With the announcement of the iPhone 4 for Verizon's network,
consumers will now have a chance to choose between
) iconic product and some of the most advanced technology running
on the Google (
) Android platform.
This will be the true heavyweight championship. On AT&T (
), the selection of Android phones has in the past fallen short of
the spread available on Verizon, T-Mobile and Sprint (
). Google has made a concerted effort to fight Apple on its home
turf during the duration of the exclusive agreement, but the real
stars of the Android lineup have been the Motorola (MOT) Droid
series, only available on Verizon, and the Nexus series, which have
been mostly limited to T-Mobile.
Verizon is generally considered to have the largest and most robust
network in the United States, as it regularly boasts in ads
featuring maps comparing its 3G coverage to AT&T's. It also has
the largest subscriber base at over 93 million - which means
millions of potential new customers for Apple.
Estimates vary, but most believe that between 9 and 16 million of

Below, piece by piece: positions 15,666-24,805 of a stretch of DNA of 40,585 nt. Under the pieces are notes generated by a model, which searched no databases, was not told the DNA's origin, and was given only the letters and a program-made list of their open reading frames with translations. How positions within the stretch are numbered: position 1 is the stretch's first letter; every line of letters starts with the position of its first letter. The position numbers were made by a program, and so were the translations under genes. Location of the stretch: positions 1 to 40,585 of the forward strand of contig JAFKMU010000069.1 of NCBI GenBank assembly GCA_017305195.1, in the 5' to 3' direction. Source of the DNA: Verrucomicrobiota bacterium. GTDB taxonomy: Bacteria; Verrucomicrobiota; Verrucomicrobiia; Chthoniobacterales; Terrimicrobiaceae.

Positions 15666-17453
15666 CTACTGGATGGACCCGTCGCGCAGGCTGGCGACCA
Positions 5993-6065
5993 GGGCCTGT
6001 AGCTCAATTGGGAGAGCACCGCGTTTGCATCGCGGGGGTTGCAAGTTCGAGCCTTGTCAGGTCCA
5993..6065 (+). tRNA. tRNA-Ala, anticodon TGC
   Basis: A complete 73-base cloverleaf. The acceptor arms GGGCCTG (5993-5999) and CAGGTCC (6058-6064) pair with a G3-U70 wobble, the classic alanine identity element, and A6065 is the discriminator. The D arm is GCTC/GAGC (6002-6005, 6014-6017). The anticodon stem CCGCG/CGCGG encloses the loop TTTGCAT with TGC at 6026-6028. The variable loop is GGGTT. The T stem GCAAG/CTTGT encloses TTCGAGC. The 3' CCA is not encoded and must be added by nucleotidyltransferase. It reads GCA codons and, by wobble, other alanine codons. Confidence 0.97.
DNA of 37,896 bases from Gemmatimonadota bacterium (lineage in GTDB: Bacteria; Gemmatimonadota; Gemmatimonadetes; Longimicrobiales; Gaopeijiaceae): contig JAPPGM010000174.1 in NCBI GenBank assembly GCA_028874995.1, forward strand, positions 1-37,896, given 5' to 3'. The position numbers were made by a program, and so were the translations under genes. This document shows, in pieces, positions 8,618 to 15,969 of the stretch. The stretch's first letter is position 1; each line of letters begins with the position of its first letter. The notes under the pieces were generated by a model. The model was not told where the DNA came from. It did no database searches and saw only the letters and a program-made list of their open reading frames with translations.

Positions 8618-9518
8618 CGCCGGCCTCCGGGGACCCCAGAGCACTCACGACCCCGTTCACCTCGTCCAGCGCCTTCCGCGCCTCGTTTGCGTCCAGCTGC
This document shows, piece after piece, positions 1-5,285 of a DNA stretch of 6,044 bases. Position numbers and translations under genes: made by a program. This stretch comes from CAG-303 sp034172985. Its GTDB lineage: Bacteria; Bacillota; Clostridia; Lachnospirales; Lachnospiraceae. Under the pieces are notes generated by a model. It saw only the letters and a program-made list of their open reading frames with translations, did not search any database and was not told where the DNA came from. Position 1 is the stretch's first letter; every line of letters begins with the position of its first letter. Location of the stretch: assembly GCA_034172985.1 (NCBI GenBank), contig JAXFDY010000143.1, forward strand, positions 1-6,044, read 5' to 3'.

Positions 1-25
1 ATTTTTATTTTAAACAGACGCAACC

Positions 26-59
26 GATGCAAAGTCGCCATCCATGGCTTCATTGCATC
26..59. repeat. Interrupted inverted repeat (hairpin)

those customers will move to the iPhone platform, which could
provide a robust jump in Apple's total market share. Google won't
take that lying down, though - and it may have an advantage in one
The cutting edge of cell-phones is now 4G technology (a concept
which remains nebulous and poorly defined). The iPhone 4 - despite
its moniker - will not be equipped to use Verizon's upcoming LTE
network upgrade, and will remain at 3G speeds on the company's
conventional CDMA network.
On the other hand, the Droid Bionic, HTC Thunderbolt, LG Revolution
and Samsung SCH-I510 will all be available on the same network, and
will be able to take advantage of those faster speeds. Because
Android is freely available, it will always be loaded onto the
newest and most advanced phones, and it may become the early
adopter system of choice.